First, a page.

Drinking water is an essential and with the Mississippi so low Plaquemines Parish is having to give out this needed item.
Plaquemines Parish officials are distributing cases of bottled water and bags of ice to residents, as saltwater moving up the Mississippi River continues to threaten their source of drinking water. Water distribution started Nov. 2 and will continue until further notice, officials said, as part of Plaquemines’ emergency response to high levels of salt in the potable water supply. The intrusion of saltwater from the Gulf of Mexico results from this year’s unusually low river levels. Parish President Kirk Lepine declared an emergency Sept. 28, and the Army Corps of Engineers built an underwater sill in the river to block saltwater from reaching Plaquemines’ water treatment plants at Belle Chasse and Dalcour. Residents and businesses between the Empire bridge and Venice are under a drinking water advisory, said Patrick Harvey, Plaquemines’ homeland security and emergency preparedness director.nola.com
The need now is more cosmetic as the taste is not good.
While treated water from the river is not a threat to most residents’ health, high levels of the chloride could affect the taste, odor and color of the water. The Louisiana Department of Health recommends that people who live in the affected areas and are on dialysis or low-sodium diets, or those with high blood pressure or kidney diseases, check with their doctors before drinking from the Plaquemines water system. Cases of bottled water and bags of ice are available to those affected by the advisory every day at from 9 a.m. to 7 p.m. at the Buras fire station, 35410 Plaquemines 11, and Boothville fire station, 42661 Louisiana 23. Each household is limited to three cases of water a day, Harvey said. Visit the Plaquemines Parish website for more information.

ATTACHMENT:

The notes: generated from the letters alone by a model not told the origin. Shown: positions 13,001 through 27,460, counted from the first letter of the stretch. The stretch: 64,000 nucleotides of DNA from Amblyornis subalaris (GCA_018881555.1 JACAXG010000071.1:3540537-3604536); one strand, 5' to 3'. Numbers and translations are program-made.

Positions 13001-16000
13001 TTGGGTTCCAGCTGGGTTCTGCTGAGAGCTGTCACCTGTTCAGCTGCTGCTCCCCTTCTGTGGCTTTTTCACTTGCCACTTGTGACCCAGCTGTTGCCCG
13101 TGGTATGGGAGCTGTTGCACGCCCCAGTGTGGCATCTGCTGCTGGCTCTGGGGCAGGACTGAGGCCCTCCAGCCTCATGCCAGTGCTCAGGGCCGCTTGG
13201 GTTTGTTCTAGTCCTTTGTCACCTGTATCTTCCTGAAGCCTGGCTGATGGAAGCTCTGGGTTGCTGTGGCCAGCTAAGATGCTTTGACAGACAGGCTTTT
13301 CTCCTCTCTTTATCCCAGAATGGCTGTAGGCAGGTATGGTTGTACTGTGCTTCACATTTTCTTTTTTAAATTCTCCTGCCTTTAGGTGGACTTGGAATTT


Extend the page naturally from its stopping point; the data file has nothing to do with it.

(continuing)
There is no end date as we need rain here and up river befor the levels will rise.
It’s not clear when the advisory will be lifted. Harvey said chloride levels will remain high until the river rises. Along with other efforts, Harvey said Plaquemines is working with the Corp of Engineers to install a reverse osmosis unit and filtration system at the Pointe-á-la-Hache water treatment plant. That would remove salt from the water supply and thus lower chloride levels, he said. The installation could take place within the coming week, but Harvey said an attempt to install another reverse osmosis unit elsewhere in the parish has faced several obstacles.
Glad we are farther up river but not that far in reality.